Another guest posting that contemplates the future of email, from my colleague, Scott Voigt...
It dawned on me the other day, that I spend more time with my inbox than I do with... well... anything! Seriously, this is sad, but totally true. Staring at Outlook (or at least having it stare at me) for more hours than I spend with my wife and daughter, what's up with that? Even worse, given the inordinate amount of time that I allocate to the inbox, I still don't feel in control of it. Calgon, take me away!
Unfortunately, I suspect that too many of us suffer from the same symptoms of email overload. The good news is that help may be on the way. As I mentioned last week, there are a number of start-ups that are creatively using technology in an attempt to make life in the inbox more efficient. Of the many inbox tools that I've tried, Xobni (inbox spelled backwards) might be the most interesting thus far.
Xobni (which is pronounced Zahbnee despite the fact that its logo has a macron over the "o"), is an Outlook plug-in that non-intrusively embeds itself at the right side of Outlook and provides a number of nifty inbox productivity tools. (To name a few: email search, quick access to previously received attachments, and a nice view of previous threads that have transpired with specific contacts.) For me, however, one of the most interesting aspects of Xobni is its ability to provide insightful, metric-based views into my personal email habits. Xobni's user-friendly analytics tool let's me slice the data any way I see fit:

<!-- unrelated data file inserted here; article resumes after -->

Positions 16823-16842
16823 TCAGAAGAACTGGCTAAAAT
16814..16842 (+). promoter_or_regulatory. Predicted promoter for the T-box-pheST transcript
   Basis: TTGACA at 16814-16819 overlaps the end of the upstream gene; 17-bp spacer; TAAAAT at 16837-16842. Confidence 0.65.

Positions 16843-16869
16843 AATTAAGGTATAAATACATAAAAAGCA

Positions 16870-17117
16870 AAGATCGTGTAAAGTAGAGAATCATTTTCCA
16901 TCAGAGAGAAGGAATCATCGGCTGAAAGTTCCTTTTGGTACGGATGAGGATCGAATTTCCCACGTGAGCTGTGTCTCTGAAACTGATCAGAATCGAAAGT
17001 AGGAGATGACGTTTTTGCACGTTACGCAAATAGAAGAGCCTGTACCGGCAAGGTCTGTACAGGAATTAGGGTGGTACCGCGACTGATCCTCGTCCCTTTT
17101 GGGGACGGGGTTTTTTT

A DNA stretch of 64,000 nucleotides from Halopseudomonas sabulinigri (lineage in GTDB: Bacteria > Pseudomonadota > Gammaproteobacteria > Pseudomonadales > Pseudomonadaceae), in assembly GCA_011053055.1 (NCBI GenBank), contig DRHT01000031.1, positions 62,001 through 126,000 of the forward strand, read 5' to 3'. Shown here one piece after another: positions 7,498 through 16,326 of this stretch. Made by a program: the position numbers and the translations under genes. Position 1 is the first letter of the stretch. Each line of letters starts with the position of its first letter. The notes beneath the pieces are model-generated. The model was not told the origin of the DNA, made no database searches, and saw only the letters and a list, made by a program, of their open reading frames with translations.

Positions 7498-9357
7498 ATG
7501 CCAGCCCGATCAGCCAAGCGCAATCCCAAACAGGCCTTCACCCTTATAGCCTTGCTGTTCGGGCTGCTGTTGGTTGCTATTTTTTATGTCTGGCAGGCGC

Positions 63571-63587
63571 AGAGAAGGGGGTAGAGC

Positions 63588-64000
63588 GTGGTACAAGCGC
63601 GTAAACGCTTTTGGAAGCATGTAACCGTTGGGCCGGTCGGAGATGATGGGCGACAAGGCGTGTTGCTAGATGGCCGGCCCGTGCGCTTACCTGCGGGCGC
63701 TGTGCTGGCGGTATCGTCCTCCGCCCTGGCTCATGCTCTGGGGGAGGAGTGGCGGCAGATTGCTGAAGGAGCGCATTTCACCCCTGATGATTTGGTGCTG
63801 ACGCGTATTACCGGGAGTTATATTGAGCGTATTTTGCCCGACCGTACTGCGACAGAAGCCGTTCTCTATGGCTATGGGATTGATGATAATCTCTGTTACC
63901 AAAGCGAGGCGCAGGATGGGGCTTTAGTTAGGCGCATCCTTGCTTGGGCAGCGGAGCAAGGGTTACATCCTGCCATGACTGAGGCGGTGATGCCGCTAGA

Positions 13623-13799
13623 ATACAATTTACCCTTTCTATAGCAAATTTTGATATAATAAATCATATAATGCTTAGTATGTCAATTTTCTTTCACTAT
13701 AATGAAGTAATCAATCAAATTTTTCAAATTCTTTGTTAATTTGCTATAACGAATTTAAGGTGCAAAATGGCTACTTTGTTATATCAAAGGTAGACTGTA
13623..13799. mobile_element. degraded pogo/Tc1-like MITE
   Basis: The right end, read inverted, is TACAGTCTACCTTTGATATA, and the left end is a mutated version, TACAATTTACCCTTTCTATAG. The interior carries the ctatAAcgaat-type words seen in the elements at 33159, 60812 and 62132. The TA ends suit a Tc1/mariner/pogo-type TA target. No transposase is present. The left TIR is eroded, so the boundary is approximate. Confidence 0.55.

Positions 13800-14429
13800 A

- Who do I email the most?
- Who emails me the most on Saturday? (A: Bill Nussey. (Take a weekend every now and then, Bill.))
- When do I spend the most time catching up on email?
- Do I send more than I receive? (A: Yes. I guess I'm part of the problem.)
With this data at my disposal, I've been able to identify ways to take regain a little control over the inbox. For example, I was able to see that one of the folks on my team sent me a steadily increasing stream of emails leading up to our weekly meeting on Friday. By adding a 15-minute check-in meeting on Tuesday, I was able to eliminate a large number of time-consuming back-and-forth email threads.
Xobni has been in beta testing for a few weeks, and, like most beta products, still has a few kinks in the system. (It still doesn't seem to be counting all my incoming messages.) Regardless, if your life revolves around email, I'd recommend that you take it for a spin. Beyond productivity improvements, Xobni will give you a glimpse into factors that are going to play a huge role in the future of the inbox. Next week, I'll dig a little deeper into some of those factors and how they might eventually influence how a consumer views and interacts with messages in the inbox.